Project Canterbury



















In a country so new as ours, it has been thought there was nothing to pay the antiquarian for his researches, but this is a mistake. Among a people growing so rapidly as we are, events crowd on each other in such a manner, that in a few years many important things are forgotten by those engaged in the bustle of life. From our monuments there is not much to be gathered. The grave stones of our fathers tell only where their ashes lie, with the dates of their birth and death. From our parish records something may be gleaned. The history of their religious societies was general accurately written. Much may be found in our early history in occasional sermons, and the best of our biography is to be traced to funeral discourses made when a village patriot died. No one can write American history with accuracy without being deeply read in the ancient lore found in old sermons, almanacks and magazines. In the worm-eaten pages of these thrown-aside volumes, many curious relicks of former days may be picked up.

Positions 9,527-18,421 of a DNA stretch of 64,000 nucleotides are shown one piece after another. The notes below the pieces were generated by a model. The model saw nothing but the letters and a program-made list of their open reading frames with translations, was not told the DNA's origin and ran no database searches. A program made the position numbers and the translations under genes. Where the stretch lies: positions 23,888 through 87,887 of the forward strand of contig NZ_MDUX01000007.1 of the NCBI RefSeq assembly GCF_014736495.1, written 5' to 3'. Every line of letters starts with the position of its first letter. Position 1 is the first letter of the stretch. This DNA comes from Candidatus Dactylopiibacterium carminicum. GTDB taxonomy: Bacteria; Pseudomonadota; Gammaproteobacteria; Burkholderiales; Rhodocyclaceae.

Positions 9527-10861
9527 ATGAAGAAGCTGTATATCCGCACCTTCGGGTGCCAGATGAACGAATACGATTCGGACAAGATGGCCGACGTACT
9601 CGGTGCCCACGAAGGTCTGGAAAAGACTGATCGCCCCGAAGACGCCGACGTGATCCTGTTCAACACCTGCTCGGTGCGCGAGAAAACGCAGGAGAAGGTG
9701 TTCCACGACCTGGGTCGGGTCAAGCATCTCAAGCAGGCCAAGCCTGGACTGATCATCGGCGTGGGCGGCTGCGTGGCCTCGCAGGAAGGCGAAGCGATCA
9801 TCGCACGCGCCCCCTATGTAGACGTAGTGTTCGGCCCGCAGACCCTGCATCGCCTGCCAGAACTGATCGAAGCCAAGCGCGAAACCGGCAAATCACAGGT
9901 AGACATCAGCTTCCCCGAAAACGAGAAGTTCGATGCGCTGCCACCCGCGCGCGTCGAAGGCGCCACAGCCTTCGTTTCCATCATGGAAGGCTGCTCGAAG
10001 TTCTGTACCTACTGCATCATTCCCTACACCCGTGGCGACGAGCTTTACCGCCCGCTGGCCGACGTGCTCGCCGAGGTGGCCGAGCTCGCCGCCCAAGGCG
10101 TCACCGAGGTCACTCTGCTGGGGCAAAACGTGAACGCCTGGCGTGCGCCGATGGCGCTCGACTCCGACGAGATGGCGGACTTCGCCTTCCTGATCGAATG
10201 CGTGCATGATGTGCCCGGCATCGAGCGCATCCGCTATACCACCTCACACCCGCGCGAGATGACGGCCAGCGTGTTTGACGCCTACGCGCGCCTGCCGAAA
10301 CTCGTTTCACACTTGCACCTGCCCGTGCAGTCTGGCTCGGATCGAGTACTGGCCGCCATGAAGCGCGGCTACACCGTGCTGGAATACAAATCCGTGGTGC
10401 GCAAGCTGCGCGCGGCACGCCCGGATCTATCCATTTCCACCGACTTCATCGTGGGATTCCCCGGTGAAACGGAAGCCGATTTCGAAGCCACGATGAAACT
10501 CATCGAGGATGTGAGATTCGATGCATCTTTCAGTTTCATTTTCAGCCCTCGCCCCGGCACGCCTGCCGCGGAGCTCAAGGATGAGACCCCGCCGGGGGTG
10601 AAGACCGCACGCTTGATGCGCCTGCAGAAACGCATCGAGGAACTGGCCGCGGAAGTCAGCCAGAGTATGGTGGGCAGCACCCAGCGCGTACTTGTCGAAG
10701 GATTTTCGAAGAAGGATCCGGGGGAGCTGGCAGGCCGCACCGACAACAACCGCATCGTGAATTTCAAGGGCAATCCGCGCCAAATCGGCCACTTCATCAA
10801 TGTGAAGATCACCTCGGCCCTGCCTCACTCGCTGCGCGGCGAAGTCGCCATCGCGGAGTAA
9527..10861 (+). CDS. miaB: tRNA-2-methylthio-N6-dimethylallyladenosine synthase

The writer was led to this course of reasoning in looking over an old volume, which by the dilapidations of time has neither title page nor finis, and only a running title, "The Rural Magazine, or Vermont Repository," he found among other curious matter, a correspondence between the hon. John A. Graham, the agent for the Episcopal Church in the state of Vermont, and his grace the Archbishop of Canterbury. This agent who carried on this correspondence with the archbishop, is our venerable citizen, John A. Graham, L. L. D. who seems to have lost none of his courtly demeanor by age. The correspondence on his part, the reader will find ably conducted; and his answers to the objections raised by the primate against the prayer of the petition, contains all the adroitness of special pleading, which brought the dignitary, on the sur-rebutter to an avowal that he thought it impolitick.